THREE NOVELS.* IT is undoubtedly a rash and reprehensible course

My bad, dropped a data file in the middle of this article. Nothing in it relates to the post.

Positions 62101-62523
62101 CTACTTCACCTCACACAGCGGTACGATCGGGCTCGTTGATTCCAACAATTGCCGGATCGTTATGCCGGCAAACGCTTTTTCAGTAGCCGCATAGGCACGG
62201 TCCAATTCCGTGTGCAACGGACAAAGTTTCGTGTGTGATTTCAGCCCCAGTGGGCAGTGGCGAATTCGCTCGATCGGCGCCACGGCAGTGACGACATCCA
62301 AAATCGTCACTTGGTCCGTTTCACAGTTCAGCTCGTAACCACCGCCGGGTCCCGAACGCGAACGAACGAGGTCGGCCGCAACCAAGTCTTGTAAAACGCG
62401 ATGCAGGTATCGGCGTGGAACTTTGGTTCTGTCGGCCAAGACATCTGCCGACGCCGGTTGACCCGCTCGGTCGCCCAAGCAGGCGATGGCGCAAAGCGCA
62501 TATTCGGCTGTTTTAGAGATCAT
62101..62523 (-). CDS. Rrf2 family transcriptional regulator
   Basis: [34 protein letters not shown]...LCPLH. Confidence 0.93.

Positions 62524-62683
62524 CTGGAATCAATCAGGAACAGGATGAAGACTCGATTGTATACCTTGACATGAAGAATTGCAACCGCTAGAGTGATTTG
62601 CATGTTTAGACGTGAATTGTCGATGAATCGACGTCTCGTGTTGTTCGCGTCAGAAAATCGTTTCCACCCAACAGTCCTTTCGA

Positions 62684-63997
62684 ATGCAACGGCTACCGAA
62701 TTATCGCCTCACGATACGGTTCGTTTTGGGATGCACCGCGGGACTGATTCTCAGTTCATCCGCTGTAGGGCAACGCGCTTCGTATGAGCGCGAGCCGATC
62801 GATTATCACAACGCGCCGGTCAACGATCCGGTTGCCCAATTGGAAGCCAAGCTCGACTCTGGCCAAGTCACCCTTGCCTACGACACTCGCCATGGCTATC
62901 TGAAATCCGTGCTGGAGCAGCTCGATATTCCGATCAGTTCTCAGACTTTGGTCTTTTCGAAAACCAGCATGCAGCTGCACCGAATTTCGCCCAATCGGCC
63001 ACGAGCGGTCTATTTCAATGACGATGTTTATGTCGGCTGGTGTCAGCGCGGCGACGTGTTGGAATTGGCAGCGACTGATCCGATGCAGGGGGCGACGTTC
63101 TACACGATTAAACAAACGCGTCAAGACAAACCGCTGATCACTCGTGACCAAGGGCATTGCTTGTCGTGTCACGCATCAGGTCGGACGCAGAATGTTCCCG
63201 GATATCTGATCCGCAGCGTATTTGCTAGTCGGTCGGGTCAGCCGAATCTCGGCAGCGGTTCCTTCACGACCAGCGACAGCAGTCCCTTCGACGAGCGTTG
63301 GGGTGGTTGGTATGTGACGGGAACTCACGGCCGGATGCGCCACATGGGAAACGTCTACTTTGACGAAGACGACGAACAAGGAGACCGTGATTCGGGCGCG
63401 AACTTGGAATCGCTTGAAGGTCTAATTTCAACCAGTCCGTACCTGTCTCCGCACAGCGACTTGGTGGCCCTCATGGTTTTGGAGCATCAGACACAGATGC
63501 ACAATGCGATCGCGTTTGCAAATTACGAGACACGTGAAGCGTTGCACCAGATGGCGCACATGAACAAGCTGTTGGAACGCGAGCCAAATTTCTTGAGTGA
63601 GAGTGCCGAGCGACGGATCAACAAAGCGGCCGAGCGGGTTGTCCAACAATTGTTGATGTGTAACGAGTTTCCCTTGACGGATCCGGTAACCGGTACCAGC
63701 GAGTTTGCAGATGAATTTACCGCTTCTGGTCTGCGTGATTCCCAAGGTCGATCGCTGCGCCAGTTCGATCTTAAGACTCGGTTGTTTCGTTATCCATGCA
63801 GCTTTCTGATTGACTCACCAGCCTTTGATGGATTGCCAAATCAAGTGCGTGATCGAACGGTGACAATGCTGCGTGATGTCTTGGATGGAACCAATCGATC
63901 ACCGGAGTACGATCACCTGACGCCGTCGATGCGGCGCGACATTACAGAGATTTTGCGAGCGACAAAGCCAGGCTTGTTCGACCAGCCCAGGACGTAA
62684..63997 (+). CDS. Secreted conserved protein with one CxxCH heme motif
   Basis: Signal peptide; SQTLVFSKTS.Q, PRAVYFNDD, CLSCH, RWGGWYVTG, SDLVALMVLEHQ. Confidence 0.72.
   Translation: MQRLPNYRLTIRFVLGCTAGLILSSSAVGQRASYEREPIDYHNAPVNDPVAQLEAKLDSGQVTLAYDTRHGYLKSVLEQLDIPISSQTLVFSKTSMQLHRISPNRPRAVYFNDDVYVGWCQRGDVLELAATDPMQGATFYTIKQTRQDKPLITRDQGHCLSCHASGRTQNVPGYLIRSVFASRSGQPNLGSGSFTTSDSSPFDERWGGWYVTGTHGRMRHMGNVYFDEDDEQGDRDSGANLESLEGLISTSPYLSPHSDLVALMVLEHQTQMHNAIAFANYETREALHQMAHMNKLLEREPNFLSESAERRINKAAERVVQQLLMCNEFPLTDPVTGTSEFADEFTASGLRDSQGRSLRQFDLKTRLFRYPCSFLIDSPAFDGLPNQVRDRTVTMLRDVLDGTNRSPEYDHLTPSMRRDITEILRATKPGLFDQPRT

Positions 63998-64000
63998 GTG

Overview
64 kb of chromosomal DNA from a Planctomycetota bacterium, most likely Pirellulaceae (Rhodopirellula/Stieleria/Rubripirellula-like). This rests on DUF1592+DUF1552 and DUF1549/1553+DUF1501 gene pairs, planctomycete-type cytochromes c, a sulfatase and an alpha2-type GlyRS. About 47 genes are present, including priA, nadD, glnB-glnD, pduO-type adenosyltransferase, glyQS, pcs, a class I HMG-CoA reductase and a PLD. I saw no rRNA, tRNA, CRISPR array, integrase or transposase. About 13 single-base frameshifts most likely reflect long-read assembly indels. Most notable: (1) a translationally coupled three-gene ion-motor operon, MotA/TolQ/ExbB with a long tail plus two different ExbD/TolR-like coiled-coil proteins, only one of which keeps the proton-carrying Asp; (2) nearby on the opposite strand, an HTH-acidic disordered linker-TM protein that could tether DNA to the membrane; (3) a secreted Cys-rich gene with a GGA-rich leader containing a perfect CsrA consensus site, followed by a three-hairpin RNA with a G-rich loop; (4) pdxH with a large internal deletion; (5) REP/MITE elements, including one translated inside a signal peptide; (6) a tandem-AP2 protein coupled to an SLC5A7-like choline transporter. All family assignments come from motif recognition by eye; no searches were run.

of conduct to judge of a book by the name ; but, unfortunately, the practice is by no means uncommon. On the turf, if a racehorse proves a failure, its name is sometimes changed, in the hope of an accompanying change of luck ; but this course is not open to the novelist; wherefore it behoves him to be particularly careful in the choice of a title. "The bearings of which observation lies in the application of it." Ccnvard and Coquette is not a bad book, but it could hardly have had a less attractive title. Nor can we suppose that the author is unskilled in nomenclature, for, when once we have taken the extreme step of opening the book, our eyes are refreshed by the most sensational headings to the chapters,—" A Face at the Window," "The Hidden Horror," " Sound amid the Snow," "The Inquest," ..tc. The story is that of a young lady, of that type which has frequently reappeared in fiction,—who is adored by everybody within her reach, and is the providence and guiding.star of all around her, and yet spends that short period of her existence during which she is the heroine of a one-volume novel in an atmosphere of horrors and mysteries which would turn her hair prematurely white, but that this would not be becoming. We believe it is unusual for young ladies, even if their parents are in India, to betake themselves to farmhouses on their own responsibility, immediately after they leave school, and it is certainly injudicious to allow them to do so when the farmhouses teem with fascinating artists and handsome young farmers. We do not get any very satis- factory explanation of the reasons which led Miss Winifred Gerard to establish herself at Kirk Hall ; we accept the fact that she is there, and wait for events to come. There is no lack of sensational incident, but we feel that the element of surprise is wanting. We know too well what is going to happen. Given a heroine who arrives at a strange house, and finds there two men, one of whom has a cer- tain fascination for her, while the other is rewarded with a kind of grateful contempt for his various services, it does not require much penetration to discover the real hero, especially when the latter is undeniably the handsomest of the two. Nor is it difficult to conjecture, when one of the principal characters says, "I shall sleep soundly to-night "—and not only says it himself, but induces the author to make his words the heading of a chapter—that he is going to be murdered. The practised novel-reader will also divine at once that the murder will be committed by the wicked brother, and that the virtuous brother will be accused of it. For his comfort, we will say that he will not be quite right in his surmise. We are glad to add that, after many vicissitudes, the end of the story is happy, though the last chapter but two contains a massacre of the less important personages which might have touched the heart of Herod. As regards the delineation of character, the heroine—who, we are bound to admit, is not inaptly described in the title—is decidedly well drawn. Her folly is natural folly ; her changes of sentiment, her likes and dislikes, are exactly what we should have expected from such a girl as she describes herself to be ; her exaggerated idea of the mysteries of the unknown house, her terror of things not at all terrific, are perfectly in keeping with the character of the imaginative and inexperienced school-girl, and such vagaries as she does indulge in are the natural outcome of her sense of independence and emancipation. The rough, faithful servant, 'Giner, is also cleverly depicted. But Stanley Carryl is an instance of a character which is incongruous and impossible in Nature, that of a man who would be a pattern of good breeding and a perfect gentleman if be were not an arrogant snob. George Eliot tried to represent much the same kind of character in her last novel in the person of Grandcourt, and even she, perhaps, failed. It may be observed that both the great novelist who is gone, and the contemporary novel-writer of whom we speak, take the first decent opportunity to get rid of their social monster.